Mr. Bixler completed Phase I and II of the hand/arm analyses on an Intel Pentium III/667 DP Workstation. Intel Corp. has recently committed to provide Mr. Bixler with a parallel multiprocessor workstation to give him the computing power necessary to complete Phase III of the hand/arm analysis as well as for the full body analysis.
“The scalability of Intel Architecture enables threaded software such as Fluent to take advantage of multiple Intel processors,” said Raghu Murthi, Director of Marketing for Intel’s Enterprise Platform Group. “By using multiple Intel processors versus a single processor to perform its computations, Mr. Bixler can now achieve the computational performance necessary to continue using Fluent software to analyze complex data such as the dynamics of a swimmer’s stroke. This will provide him with the tools necessary to help the athletes excel.”
According to Keith Hanna, Director of Marketing Communications at Fluent, “While Barry’s research in the sport of swimming has never been done before, using this technology in sports engineering is not completely new. Fluent’s CFD software has been used by such recognized names in the world of sports as Team New Zealand to design the hull of their winning yacht in the 2000 America’s Cup, by Benetton Formula 1 and Team Rahal in designing their racecars, and by Quicksilver (WRS) Ltd. in designing their craft which will challenge the world water speed record in the winter of 2001/2002.
CFD has also been used to analyze the trajectories of a soccer ball to determine optimum ball design and to analyze the benefits of “V” style ski jumping vs. parallel ski jumping, just to name a few. The use of CFD in sports to help gain a competitive edge, through improved personal techniques or through better equipment design, is burgeoning,” Dr. Hanna concluded.
While Mr. Riewald and Mr. Bixler feel that it may be too early for Mr.
Bixler’s initial results from Phase I and II of the hand/arm analyses to affect the performance of the swimmers competing in the 2000 Olympics, both Mr. Riewald and Mr. Bixler are confident that this research will definitely have an impact on swimmers’ techniques and performance in their quest for “gold” at the 2004 Olympics.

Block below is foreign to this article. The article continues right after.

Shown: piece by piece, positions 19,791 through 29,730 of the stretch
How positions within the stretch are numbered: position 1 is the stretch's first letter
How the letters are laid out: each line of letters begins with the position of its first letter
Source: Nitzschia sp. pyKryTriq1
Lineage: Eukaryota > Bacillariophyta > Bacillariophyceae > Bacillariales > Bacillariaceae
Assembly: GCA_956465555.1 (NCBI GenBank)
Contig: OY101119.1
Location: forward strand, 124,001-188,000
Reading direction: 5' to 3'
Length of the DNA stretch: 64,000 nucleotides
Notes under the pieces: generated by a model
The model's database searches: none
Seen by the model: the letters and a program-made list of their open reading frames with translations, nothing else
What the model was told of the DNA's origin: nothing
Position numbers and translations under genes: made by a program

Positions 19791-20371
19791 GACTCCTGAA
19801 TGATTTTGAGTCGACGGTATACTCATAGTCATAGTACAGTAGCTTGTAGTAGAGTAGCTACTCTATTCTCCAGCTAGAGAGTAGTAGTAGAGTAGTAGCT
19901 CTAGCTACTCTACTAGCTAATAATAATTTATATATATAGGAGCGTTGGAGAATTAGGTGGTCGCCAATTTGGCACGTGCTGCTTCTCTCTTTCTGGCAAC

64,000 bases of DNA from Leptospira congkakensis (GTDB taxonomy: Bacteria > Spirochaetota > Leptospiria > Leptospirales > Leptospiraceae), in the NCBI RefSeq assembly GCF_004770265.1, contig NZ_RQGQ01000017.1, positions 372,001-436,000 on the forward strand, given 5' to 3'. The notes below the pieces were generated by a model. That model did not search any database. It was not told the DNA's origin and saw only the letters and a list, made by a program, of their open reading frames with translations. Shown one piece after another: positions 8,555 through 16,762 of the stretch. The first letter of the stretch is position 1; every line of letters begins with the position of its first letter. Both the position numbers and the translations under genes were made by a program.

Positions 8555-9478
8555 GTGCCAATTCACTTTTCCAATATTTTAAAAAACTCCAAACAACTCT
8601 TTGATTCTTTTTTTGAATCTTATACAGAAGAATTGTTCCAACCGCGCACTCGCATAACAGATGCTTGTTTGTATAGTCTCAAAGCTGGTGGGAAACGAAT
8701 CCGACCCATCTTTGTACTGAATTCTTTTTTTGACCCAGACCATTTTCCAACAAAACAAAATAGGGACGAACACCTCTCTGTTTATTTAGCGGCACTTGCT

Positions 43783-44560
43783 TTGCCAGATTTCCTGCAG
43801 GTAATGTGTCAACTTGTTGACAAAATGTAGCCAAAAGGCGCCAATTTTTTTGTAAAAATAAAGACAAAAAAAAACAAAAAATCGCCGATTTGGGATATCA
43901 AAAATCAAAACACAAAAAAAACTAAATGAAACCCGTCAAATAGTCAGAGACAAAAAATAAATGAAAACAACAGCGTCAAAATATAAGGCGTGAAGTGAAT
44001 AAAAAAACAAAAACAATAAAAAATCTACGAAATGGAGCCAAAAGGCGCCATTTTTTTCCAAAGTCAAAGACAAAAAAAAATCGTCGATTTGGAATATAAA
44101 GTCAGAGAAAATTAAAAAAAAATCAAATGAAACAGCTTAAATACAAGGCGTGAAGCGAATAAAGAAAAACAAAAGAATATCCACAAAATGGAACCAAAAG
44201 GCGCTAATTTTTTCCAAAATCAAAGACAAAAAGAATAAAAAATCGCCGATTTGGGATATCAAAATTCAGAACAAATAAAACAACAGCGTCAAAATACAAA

USA Swimming, headquartered in Colorado Springs, Colorado, at the US Olympic Training Center, is the national governing body for the sport of competitive swimming in the United States. USA Swimming provides scientific support and training for US swimmers through the International Center for Aquatics Research and the Resident Team program. USA Swimming conducts internal research and supports outside research in the following areas: biomechanics, exercise physiology, and sports psychology. More information on USA Swimming is available at http://www.usa-swimming.org .
Fluent Inc. is a world leader in the rapidly growing field of computerized design and simulation software. Fluent’s software is used to predict fluid flow, heat and mass transfer, chemical reaction, and related phenomena.
Fluent’s software products and services help engineers in leading corporations world-wide with detailed product development, design optimization, trouble shooting, scale-up and retrofitting. Fluent’s software significantly reduces engineering cost, while improving the final design of products in applications ranging from design of electronic components and systems to automotive engineering, and from combustion system design to process plant troubleshooting. Additional information on Fluent’s products can be obtained on the World Wide Web at http://www.fluent.com .